And then when we sit with a loved one, a child, a colleague, a client, a stranger, a dear friend who is facing difficulty and challenge, we are able to naturally create a healing space together, like an attuned mother expanding to contain the emotion and pain of her little baby. In this space, our friend is given permission to meet whatever experience that is arising for her, to spin if needed into the groundless, uncertain dimension of being, knowing that you will be there for her if she needs you, to help her to metabolize the confusion and intensity. It is never easy to watch our loved ones suffer, but what they need more than anything from us is validation, attunement, and our presence, knowing that who they are and what they are experiencing is valid and true for them, is an integral part of who they are, and they need not change, fix themselves, be different, or be “more spiritual” in order for us to love them. 

When we commit ourselves fully to our immediate embodied experience, whatever it is, a portal opens to connect our hearts with the infinite, and we yet again become transparent to the play of love in this world, in all of its qualities and ways of expression. And then whatever Life sends to us – whatever sweet or fierce grace comes our way – we somehow remain committed to staying close to our experience, allowing everyone and everything to deeply matter, and to be willing to have this precious human heart be broken open forever.



2 comments:

  1. Its a valid theory but when groundlessness occurs love may not necessarily be present, instead fear and anxiety can overwhelm everything. I've found over the past year that I have opened up to feeling uncomfortable feelings and somehow come through because I've had no other choice to face them and survive. It hasnt made me love deeper as yet, but just to think that life is sometimes harder than we ever imagined. It's certainly taught me to pray though.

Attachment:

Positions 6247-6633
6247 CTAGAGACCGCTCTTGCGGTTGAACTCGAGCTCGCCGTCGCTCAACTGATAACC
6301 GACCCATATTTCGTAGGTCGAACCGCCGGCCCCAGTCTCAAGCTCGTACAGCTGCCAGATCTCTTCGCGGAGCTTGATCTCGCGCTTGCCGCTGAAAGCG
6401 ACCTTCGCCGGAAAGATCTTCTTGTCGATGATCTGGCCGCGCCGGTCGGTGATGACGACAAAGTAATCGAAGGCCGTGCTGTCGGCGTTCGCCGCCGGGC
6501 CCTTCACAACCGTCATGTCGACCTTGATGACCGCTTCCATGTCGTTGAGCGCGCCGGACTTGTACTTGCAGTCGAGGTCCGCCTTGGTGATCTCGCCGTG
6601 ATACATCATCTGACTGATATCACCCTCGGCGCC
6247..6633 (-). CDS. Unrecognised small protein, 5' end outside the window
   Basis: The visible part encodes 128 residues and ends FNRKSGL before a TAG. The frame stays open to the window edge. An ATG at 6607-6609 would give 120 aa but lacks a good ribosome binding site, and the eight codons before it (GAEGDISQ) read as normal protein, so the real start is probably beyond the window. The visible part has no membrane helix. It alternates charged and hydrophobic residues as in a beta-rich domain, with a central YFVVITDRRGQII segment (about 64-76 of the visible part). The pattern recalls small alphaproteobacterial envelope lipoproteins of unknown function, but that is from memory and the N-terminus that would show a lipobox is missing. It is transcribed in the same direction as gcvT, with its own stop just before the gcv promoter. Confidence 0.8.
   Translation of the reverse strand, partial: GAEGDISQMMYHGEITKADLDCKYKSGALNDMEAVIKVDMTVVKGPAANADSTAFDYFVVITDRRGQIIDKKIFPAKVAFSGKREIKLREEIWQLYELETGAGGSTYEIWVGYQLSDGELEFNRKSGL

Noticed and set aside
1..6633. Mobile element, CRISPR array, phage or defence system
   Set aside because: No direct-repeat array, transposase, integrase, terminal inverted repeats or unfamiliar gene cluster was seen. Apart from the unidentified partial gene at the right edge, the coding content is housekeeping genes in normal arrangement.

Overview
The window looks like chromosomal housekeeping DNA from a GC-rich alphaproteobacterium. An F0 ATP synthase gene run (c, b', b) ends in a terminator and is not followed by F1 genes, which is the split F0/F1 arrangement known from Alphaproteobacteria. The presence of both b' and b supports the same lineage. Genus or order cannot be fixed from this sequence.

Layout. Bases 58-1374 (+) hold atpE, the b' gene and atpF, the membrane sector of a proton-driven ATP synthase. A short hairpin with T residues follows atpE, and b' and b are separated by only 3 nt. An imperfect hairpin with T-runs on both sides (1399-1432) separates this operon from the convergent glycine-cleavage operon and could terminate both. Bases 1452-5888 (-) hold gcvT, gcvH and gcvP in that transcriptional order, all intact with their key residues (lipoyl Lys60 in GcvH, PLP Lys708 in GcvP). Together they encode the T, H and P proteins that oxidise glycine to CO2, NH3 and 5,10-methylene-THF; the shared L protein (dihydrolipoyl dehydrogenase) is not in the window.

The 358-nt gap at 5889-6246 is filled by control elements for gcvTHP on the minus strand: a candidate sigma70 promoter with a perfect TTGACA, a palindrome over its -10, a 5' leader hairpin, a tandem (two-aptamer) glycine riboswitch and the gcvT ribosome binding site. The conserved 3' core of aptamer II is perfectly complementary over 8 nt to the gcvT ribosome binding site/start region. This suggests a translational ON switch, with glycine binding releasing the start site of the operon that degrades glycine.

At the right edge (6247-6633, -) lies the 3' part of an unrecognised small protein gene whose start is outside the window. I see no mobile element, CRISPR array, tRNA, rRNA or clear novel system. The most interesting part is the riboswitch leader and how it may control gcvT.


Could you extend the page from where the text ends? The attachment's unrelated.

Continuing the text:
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  2. Thank you, BM, I think you raise a really important point here... the way the word "love" is usually used in these sorts of contexts is as a feeling or emotional-state, with of course all of the conditioning that is wrapped around what that means, feeling a certain sweetness, etc. In my experience, what you are sharing here is very true; in the wake of encountering that groundless nature of reality, fear and anxiety can overwhelm everything; I think this is very accurate. When I use the word "love," I am not referring to a feeling, but rather to the capacity of each human being to meet whatever arises (including themselves) in a holding environment of space, of kindness, of warmth, of real genuine human contact. The qualities inherent in this space are a certain kind of allowing, an often unbearable caring to allow everything to matter, and always entailing a tremendous risk, the risk of heartbreak in its many faces and expressions. Your comment that facing what is there has not led you to love deeper is a very very important one, in this context. Thank you again... love, matt